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How should the church take care of widows?

Give proper recognition to those widows who are really in need. But if a widow has children or grandchildren, these should learn first of all to put their religion into practice by caring for their own family and so repaying their parents and grandparents, for this is pleasing to God. The widow who is really in need and left all alone puts her hope in God and continues night and day to pray and to ask God for help. But the widow who lives for pleasure is dead even while she lives. Give the people these instructions, so that no one may be open to blame. Anyone who does not provide for their relatives, and especially for their own household, has denied the faith and is worse than an unbeliever. 1 Timothy 5:3-15
            Paul spoke to Timothy, the pastor of Ephesus, and was very clear about how to handle widows.  Remember, the first deacon position was created in Acts to specifically take care of widows, so they’ve always had a special place in God’s heart.
            However, widows weren’t just taken care of because they had no husband.  They had to earn the church’s favor to receive the need.  Imagine a welfare system based on merit.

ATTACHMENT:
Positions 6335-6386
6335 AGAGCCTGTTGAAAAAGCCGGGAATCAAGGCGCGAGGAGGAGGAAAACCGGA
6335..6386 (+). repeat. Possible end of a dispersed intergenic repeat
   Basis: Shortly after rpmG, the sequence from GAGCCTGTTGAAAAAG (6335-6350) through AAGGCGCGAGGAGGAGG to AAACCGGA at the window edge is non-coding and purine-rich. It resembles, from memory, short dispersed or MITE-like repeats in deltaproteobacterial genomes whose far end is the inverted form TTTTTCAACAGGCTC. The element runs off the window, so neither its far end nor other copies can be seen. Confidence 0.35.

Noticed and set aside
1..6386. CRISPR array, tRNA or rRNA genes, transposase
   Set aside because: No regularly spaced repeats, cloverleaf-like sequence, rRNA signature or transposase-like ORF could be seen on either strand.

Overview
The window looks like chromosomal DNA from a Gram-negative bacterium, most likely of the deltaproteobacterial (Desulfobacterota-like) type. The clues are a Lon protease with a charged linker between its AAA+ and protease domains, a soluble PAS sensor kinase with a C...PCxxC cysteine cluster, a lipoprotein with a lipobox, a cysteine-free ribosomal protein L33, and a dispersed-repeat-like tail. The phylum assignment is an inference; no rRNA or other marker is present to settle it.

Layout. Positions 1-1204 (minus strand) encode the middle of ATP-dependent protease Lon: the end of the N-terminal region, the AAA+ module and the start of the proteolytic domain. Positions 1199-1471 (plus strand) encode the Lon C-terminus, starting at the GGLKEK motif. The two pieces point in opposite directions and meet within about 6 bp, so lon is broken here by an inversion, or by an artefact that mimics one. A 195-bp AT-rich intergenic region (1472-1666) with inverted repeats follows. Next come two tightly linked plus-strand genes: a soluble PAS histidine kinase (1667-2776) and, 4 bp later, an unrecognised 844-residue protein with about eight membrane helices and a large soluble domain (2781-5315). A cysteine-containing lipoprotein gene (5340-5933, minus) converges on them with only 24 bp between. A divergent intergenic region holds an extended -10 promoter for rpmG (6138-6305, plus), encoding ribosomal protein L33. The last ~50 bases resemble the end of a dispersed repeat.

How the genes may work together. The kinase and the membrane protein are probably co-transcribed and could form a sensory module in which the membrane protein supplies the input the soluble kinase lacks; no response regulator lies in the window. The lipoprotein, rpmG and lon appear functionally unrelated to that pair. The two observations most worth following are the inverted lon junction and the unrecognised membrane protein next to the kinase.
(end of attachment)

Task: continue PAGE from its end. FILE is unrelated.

In I Timothy 5, Paul lays out the rules for taking care of widows.
1.      They had to REALLY be in need (verse 3), like desperate.  Paul didn’t want resources taken away for those who had plenty when others had little.
2.      The first priority of care landed on the children and grandchildren, not the church (verse 4).
3.      The widow loved God, trusted Him, prayed to Him regularly (verse 5).
4.      Any widow who lived for her own pleasure was denied (verse 6).
5.      The widow had to be over sixty years old (verse 9).
6.      The widow had to have been faithful to her husband and known by her good deeds – the way she brought up her children, showed them hospitality, washed the feet of others (verses 9-10)
7.      Younger widows did not get assistance because they had an inclination to get married later.  Paul heard of stories of young widows who were lazy and busybodies, not faithful, loving, hard-working widows like Ruth from the Old Testament.  Like Ruth, Paul encouraged them to find a husband and marry (verses 11-15).